This week we are looking at some potential changes in grape growing that are occurring in other parts of the world.
In what can only be described as, “World shattering news!”: It was recently revealed that the French government has allowed the appellations of Bordeaux and Bordeaux Superior, to use “non-permitted” varieties in their wines as from 2021, in order to combat climate change. Of course as with everything vinous in France, there are strict rules, for instance they can’t use “signature varieties” from other regions e.g. Chardonnay which is Burgundy’s signature white variety. Additionally, the “new” varieties when planted cannot constitute more than 5% of the grower’s vineyard – I could quite imagine growers being burned at the stake or being carted off to jail if they planted 6% or 7% of their vineyard with these new “interloper” varieties! Furthermore, the maximum total amount of all of these “new” varieties allowed in their wine is only 10%. Which makes one wonder “at a mere 10% of the wine, how is this really managing climate change?”
At present the varieties being “considered for approval” are the: French Petit Manseng and the Spanish Albarino in the whites, and in the reds, the French Marselan (French cross of Cabernet and Grenache) which the Chinese are enamoured with, Touriga Nacional and Vinaho from Portugal, as well as Castets (an obscure Southern French variety) and the hard to say (or find) Arinarnoa (a Bordeaux created cross between Cabernet Sauvignon and Tannat). Now there is a variety that should, like Marselan have global potential. Maybe some of the more experimentacious of Aussie winemakers should have a look at these two varieties because they should thrive in our warmer climate, and at least Marselan has been proven to make really good wine.
I can’t wait to try these radical new French wines after 2021!!!
PICARDAN: Is an almost extinct Rhône white variety, with only one to two hectares planted worldwide until recently. It is now rapidly gaining favour with American grapegrowers as a substitute/replacement for Chardonnay.
Even though it is one of the thirteen “certified” varieties permitted in Châteauneuf-du-Pape in the Rhône, Picardan was expected to become extinct until recently when wineries in Texas, California and Oregon started to plant it. Today, there are some seven hectares of the variety planted in the USA – where growers are excited by its taste and also its novelty in a world constantly looking for new experiences.
California’s, Tablas Creek Vineyard, first imported the variety into the USA as part of a project to grow all thirteen Châteauneuf-du-Pape allowed varieties and got so excited by their early trials that they just produced a varietal wine from Picardan. www.tablascreek.com
Apart from having plenty of flavour, Picardan is noted for its ability to survive extreme heat – SO, maybe Aussie grapegrowers in the warmer climates should investigate this “survivor” variety?
Hey maybe, just maybe, the Bordelaise should consider it as one of their new “to be allowed” varieties instead of interlopers like the Spanish Albarino, so as to maintain their “Frenchness” – Sacré bleu!!!
While we wait (don’t hold your breath) for these game changing wines to appear, please enjoy some great Aussie wines made from emerging varieties such as Grüner Veltliner, Vermentino, Albarino, Tannat, Saperavi, Durif, and one of my favourites, Cabernet Franc. Cheers!
THIS WEEK’S WINE REVIEW:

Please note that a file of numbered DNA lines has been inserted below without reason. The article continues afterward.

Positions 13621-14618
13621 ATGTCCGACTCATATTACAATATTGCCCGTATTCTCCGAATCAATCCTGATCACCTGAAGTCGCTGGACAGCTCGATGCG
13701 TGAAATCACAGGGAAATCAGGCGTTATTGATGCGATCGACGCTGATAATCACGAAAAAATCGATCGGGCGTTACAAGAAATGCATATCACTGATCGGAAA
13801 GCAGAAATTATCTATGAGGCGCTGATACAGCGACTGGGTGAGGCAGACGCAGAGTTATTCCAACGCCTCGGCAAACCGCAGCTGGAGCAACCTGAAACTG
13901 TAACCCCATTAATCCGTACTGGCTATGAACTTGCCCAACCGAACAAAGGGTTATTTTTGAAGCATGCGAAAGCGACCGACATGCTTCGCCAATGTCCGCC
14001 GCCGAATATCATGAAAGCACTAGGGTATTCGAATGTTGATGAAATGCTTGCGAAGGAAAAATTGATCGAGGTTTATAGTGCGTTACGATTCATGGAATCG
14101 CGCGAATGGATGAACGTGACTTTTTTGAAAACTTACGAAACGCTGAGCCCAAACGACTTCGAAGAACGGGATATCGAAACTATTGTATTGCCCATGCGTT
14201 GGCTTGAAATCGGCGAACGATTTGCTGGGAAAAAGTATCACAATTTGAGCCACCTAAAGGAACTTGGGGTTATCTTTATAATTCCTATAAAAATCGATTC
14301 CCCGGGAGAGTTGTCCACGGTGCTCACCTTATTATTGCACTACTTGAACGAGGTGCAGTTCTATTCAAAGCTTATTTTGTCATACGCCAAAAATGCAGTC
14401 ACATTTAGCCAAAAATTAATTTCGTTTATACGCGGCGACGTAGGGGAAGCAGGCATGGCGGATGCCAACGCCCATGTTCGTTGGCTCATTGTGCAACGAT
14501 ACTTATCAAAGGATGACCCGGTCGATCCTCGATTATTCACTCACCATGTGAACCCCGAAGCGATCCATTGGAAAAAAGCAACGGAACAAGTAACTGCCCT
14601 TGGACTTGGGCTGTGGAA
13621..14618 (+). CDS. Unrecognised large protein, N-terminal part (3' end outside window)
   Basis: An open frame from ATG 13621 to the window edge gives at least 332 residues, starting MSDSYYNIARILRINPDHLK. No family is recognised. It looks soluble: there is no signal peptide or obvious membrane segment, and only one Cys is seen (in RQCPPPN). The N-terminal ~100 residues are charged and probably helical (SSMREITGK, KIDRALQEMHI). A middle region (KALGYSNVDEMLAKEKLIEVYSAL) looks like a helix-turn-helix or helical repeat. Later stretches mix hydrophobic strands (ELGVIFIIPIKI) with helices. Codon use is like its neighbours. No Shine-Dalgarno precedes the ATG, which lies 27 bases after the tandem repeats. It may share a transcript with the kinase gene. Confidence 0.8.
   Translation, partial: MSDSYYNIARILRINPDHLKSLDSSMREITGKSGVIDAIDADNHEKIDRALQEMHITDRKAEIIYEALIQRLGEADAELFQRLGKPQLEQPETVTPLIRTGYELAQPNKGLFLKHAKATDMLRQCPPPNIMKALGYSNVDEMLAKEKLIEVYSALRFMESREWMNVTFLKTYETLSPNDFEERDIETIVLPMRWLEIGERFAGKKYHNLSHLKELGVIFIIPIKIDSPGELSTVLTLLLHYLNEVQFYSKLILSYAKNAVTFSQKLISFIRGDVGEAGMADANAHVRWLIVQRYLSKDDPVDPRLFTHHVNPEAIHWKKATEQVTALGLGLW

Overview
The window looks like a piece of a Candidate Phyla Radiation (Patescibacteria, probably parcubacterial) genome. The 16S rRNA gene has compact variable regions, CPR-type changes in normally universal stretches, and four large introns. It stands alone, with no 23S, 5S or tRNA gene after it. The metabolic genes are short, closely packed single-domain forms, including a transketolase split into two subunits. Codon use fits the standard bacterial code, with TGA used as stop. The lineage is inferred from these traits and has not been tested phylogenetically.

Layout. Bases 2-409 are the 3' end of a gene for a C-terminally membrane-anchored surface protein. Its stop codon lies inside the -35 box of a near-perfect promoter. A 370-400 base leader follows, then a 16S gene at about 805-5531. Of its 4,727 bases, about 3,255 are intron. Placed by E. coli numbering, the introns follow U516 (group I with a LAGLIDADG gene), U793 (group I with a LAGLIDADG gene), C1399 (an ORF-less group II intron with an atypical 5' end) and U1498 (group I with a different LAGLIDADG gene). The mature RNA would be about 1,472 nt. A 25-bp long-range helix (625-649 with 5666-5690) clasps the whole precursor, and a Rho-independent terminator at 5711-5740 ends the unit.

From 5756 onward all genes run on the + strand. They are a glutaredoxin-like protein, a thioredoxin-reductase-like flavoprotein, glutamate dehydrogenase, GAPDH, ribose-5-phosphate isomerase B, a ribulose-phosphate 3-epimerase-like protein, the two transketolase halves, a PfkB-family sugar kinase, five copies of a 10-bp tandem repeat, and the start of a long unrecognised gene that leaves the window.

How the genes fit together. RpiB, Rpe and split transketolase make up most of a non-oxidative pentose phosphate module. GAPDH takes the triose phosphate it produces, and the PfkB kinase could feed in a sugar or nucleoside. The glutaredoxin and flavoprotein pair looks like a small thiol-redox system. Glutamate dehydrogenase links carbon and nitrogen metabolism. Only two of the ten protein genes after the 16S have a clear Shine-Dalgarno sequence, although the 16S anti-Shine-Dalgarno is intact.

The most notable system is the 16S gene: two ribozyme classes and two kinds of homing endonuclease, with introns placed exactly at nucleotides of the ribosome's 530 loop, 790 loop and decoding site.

Last month I had the pleasure of attending the launch of a new RED ART wine by the Barossa’s, ROJOMOMA, the dynamic duo of Bernadette Kaeding and Sam Kurtz. I have been impressed by their wines since I first came across them a few years ago at the Adelaide Cellar Door Festival held at the Adelaide Convention Centre. The standout wine on that occasion was the Red Art Petit Verdot 2004, which was their first vintage and their current release at an age of either 10 or 11 years old. That is, they didn’t release it until it was ready to be spectacular drinking, and it was. Probably the best Australia Petit Verdot that I have ever tasted!
Well this time they “blew my socks off” with their launch of a wine that has been twelve years in the making: RED ART AMPLIFY SHIRAZ – CUVEE 1.
The AMPLIFY is a blend of their Shiraz from ten of the last twelve vintages, selected in order to create a specific flavour profile.
It is a classy, very limited release single vineyard wine which is elegantly packaged with personally signed and individually numbered labels printed on Japanese rice paper.
The wine is massively deep in colour like dark cherries; the appealing bouquet is somewhat reminiscent of custard, quite complex and of course after all this time, has no primary fruit aromas. The palate is magnificent, huge, uber-rich, fantastic structure and layer, upon layer of flavour with incredible complexity. This is truly a stunning, breathtaking wine and was the highlight of a magnificent dinner in the winery, complete with a string quartet.
Their current release Petit Verdot the 2015 sold out in no time flat, so they have released the 2011 at eight-years-old. The rules here are that wines are released when the dynamic duo decide they are ready, rather than in any specific order. The 2008 Petit Verdot, which is an absolute cracker is the current “cellar release”, so you have to choose between an eight-year-old OR an eleven-year-old wine – tough choice!! Other current cellar releases are the Red Art Cabernet Sauvignon 2008, Red Art Shiraz 2006 and the divine, Red Art Grenache Shiraz 2006 – made from Grenache vine planted in 1886.
So whether you are looking for a super, super premium wine to impress somebody or looking for great Barossa wines that are delicious and ready to drink, I suggest that you check out www.rojomoma.com.au because Bernie and Sam deliver the goods - as all of their wines, young and fresh OR beautifully matured, are ready to wow you! Cheers!